Welcome to the “Cottages on Fairmount Lane” in unincorporated Jefferson County. The satellite picture at left shows the entire 22-home subdivision north of 50th Avenue, east of Indiana Street, with the red dot showing the location of 5055 Gladiola Way, (below) just listed for $575,000. You won’t find a quieter location or a better home. The seller is the original owner of this quality home built by Remington in 2013. Hardwood floors, slab granite countertops, stainless appliances (all included), open floor plan with vaulted ceiling, huge stamped concrete patio with pergola, included hot tub, main-floor study are just some of the features you’ll love about this home. See the magazine-quality photos and narrated video tour at www.FairmountHome.info, then call your agent or Jim Smith at 303-525-1851 to set a private showing. Open this Saturday, Feb. 16th, 1-4.
The second session of Golden Real Estate’s sustainability series is next Thursday, Feb. 21st, 5-6 pm, in our South Golden Road office. Some seats are still available. Reserve yours by emailing Jim@GoldenRealEstate.com.
At this session you’ll learn about the alternative energy-saving systems for heating and cooling homes and offices including our favorite method, heat pump mini-splits.
Our lead presenter will be Bill Lucas-Brown of GB3 Energy, who installed our mini-split system.
On January 30th, Realtor.com published an article with the catchy headline, “That’s So 2018! The Most Outdated Home Selling Advice You Should Now Ignore.” I found it interesting to compare the author’s conclusions with my own opinions, many of which I have shared here before. Here is the author’s list of outdated home-selling advice that should be ignored, along with my response to what she wrote:
1) Wait for spring to sell your house. I have written numerous times that winter can be the best time to sell a home, and it’s nice to see how other real estate writers have reached the same conclusion, albeit only recently. The writer for realtor.com made the same arguments I’ve been making for years — that there are fewer competing listings at this time of year, yet there are still many active buyers.
2) Price your home high and leave room to negotiate. This, for sure, is not your best strategy in a seller’s market and even less so in a balanced market like we’re beginning to see in many areas. One agent she quoted in her article said it well: “If you’re not priced at the market, or at least very close, you’re not going to get that many people in the door to begin with. Price your property to sell.”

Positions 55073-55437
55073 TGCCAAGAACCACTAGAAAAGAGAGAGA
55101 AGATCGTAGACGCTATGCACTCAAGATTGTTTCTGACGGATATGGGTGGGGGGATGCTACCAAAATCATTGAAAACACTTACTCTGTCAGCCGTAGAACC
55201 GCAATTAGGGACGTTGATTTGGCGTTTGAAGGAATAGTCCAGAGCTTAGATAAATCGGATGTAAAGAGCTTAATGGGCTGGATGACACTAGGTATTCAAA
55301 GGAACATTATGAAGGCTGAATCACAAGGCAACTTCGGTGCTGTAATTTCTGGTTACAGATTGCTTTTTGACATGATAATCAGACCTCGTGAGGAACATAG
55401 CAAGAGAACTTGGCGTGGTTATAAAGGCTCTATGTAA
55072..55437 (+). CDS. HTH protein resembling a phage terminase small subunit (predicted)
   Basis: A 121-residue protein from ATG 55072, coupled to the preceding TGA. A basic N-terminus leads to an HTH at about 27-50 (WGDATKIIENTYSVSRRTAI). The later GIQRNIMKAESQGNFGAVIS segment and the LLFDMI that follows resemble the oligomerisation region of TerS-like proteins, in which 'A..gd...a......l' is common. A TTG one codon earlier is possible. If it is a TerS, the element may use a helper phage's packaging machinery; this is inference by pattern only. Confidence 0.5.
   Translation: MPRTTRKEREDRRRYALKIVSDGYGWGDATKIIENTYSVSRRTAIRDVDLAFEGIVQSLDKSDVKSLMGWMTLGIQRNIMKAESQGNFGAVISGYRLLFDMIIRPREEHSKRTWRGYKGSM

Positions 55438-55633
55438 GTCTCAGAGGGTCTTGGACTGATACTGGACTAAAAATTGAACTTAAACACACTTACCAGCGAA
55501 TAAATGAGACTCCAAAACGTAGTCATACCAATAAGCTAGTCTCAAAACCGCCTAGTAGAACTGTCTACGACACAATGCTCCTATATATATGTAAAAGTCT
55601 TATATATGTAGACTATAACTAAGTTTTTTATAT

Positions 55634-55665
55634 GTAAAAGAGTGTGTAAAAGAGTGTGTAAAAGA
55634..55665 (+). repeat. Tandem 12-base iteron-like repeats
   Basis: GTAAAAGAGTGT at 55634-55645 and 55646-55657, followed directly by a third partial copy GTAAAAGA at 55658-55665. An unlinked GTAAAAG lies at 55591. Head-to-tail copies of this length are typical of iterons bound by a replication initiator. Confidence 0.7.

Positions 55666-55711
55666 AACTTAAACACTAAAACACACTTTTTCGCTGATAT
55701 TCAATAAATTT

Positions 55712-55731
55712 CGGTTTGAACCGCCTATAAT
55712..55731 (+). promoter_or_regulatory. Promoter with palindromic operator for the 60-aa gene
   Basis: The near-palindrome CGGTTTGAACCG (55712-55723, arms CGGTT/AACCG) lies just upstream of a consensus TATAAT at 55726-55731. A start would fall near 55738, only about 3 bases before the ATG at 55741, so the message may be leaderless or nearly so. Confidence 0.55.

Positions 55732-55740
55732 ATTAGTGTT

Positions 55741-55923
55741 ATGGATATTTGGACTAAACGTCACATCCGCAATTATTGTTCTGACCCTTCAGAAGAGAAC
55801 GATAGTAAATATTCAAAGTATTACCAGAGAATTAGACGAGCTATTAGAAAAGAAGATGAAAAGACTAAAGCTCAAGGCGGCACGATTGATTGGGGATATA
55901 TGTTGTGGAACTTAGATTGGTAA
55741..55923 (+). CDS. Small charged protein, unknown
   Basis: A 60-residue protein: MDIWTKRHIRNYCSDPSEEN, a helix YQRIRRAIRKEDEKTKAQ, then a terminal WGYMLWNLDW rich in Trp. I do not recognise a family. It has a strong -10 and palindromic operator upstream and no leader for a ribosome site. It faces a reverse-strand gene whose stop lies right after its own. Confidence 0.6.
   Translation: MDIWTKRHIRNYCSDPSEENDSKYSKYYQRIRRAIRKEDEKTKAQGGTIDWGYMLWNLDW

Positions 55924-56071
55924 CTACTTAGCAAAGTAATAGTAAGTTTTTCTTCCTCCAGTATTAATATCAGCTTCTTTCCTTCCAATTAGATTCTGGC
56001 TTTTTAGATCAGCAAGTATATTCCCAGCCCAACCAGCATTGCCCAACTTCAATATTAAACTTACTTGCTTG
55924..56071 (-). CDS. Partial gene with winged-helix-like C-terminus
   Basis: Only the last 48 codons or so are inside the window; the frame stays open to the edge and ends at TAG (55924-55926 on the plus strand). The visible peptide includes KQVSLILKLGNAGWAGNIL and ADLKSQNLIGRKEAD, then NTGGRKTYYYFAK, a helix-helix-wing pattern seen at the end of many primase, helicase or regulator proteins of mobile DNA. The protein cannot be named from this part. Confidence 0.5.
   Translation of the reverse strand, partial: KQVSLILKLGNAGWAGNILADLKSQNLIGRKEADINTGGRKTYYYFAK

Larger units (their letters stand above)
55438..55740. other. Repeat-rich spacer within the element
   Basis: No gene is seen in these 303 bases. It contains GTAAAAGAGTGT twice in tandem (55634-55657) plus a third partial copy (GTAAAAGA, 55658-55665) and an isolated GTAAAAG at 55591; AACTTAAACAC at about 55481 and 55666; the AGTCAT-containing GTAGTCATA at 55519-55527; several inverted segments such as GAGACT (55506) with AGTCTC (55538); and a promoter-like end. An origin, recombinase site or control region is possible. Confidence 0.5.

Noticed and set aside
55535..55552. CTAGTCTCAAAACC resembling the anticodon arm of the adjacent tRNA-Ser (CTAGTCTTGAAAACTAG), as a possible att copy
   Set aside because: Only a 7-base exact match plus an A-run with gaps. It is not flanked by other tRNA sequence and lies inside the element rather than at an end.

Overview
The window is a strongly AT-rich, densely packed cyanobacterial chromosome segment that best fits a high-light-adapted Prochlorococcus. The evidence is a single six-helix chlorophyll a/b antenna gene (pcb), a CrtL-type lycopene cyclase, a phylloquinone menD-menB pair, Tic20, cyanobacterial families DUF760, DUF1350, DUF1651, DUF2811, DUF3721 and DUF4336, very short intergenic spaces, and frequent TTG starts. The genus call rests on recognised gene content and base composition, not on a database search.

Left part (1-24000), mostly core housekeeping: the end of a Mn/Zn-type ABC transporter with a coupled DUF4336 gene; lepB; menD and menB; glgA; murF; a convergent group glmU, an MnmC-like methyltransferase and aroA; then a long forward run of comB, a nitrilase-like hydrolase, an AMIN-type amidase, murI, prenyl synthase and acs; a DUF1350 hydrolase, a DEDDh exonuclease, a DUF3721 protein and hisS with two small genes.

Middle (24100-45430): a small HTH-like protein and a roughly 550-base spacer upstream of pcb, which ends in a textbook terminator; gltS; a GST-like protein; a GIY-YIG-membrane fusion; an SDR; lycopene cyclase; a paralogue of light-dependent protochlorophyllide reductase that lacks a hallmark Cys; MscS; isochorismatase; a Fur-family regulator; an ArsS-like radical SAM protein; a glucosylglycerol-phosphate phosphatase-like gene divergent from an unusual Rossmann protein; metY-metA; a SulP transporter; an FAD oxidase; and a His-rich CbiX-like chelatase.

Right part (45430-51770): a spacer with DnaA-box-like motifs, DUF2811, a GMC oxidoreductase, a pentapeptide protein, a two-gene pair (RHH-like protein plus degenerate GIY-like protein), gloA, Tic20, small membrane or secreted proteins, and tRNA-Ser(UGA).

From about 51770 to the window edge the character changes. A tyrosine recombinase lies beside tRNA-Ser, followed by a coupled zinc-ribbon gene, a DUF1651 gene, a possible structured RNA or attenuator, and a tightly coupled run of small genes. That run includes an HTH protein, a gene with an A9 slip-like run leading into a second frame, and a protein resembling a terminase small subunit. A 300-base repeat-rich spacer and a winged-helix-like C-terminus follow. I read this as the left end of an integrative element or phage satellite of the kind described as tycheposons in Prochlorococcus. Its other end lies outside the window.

3) Sell your home as is. The writer said this may have been true in the now-fading seller’s market, but argues that today’s millennial buyers in particular want a home that doesn’t need any work done on it. I addressed the topic of what you should and should not do in last week’s column. Read it at www.JimSmithColumns.com or at www.GoldenREblog.com.
4) Amateur photos of your home are fine. The writer states that your smartphone pictures may have been all you needed during the seller’s market, but that you now need to invest in professional pictures. When it comes to high quality images, Golden Real Estate agents used magazine-quality HDR photos on all listings throughout the seller’s market, so this comment doesn’t apply to us. However, the writer also promoted 3D tours of the home such as those using Matterport equipment, but I’m not a fan. At Golden Real Estate, we believe it’s much more useful to produce a narrated video tour of a property. We’ve been doing narrated video tours for a decade or more and continue to be surprised how few other brokers have adopted the practice. And the Osmo camera we recently purchased makes those videos even more professional-looking. It’s equivalent to using a movie-quality Steadicam!
5) Holding an open house is a must. The writer says open houses only serve the broker and not the seller, but I disagree. You’ll notice that almost every listing we feature in this weekly ad mentions an open house. Since we price our listings to sell, these open houses serve to magnify buyer interest in our listings. (Indeed, the listing I closed last Friday was to a buyer who came to our open house.) Open houses also fit into our strategy of not selling listings in less than 4 days. Our time-tested process is to put a listing on the MLS on Wednesday, advertise it on Thursday (with an open house), and to advise agents and buyers who submit early offers that the seller will wait until after the open house to choose the buyer. Using this strategy, prospective buyers typically bid up the price, which is an obvious benefit to our sellers. An example is last week’s sale of our Wheat Ridge listing for $561,000, which sold on that 4-day schedule for $36,000 over its listing price.